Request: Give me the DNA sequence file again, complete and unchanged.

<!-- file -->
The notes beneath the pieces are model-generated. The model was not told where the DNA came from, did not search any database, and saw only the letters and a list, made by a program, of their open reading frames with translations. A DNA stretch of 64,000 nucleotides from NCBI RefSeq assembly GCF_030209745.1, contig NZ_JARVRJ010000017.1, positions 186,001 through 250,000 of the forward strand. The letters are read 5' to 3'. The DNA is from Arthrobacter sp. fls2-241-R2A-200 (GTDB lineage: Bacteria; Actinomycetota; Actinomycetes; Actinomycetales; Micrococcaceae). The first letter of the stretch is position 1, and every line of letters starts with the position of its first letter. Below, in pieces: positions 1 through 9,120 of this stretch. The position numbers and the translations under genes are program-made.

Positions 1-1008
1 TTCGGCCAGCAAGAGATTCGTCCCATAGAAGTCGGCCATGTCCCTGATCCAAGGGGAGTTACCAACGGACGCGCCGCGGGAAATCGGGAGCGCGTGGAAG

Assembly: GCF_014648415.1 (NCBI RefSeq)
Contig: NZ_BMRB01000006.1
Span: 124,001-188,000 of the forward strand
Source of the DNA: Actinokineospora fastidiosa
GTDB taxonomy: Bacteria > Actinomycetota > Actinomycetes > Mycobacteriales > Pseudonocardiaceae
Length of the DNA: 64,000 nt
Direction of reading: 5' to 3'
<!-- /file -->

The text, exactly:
The notes beneath the pieces are model-generated. The model was not told where the DNA came from, did not search any database, and saw only the letters and a list, made by a program, of their open reading frames with translations. A DNA stretch of 64,000 nucleotides from NCBI RefSeq assembly GCF_030209745.1, contig NZ_JARVRJ010000017.1, positions 186,001 through 250,000 of the forward strand. The letters are read 5' to 3'. The DNA is from Arthrobacter sp. fls2-241-R2A-200 (GTDB lineage: Bacteria; Actinomycetota; Actinomycetes; Actinomycetales; Micrococcaceae). The first letter of the stretch is position 1, and every line of letters starts with the position of its first letter. Below, in pieces: positions 1 through 9,120 of this stretch. The position numbers and the translations under genes are program-made.

Positions 1-1008
1 TTCGGCCAGCAAGAGATTCGTCCCATAGAAGTCGGCCATGTCCCTGATCCAAGGGGAGTTACCAACGGACGCGCCGCGGGAAATCGGGAGCGCGTGGAAG

Assembly: GCF_014648415.1 (NCBI RefSeq)
Contig: NZ_BMRB01000006.1
Span: 124,001-188,000 of the forward strand
Source of the DNA: Actinokineospora fastidiosa
GTDB taxonomy: Bacteria > Actinomycetota > Actinomycetes > Mycobacteriales > Pseudonocardiaceae
Length of the DNA: 64,000 nt
Direction of reading: 5' to 3'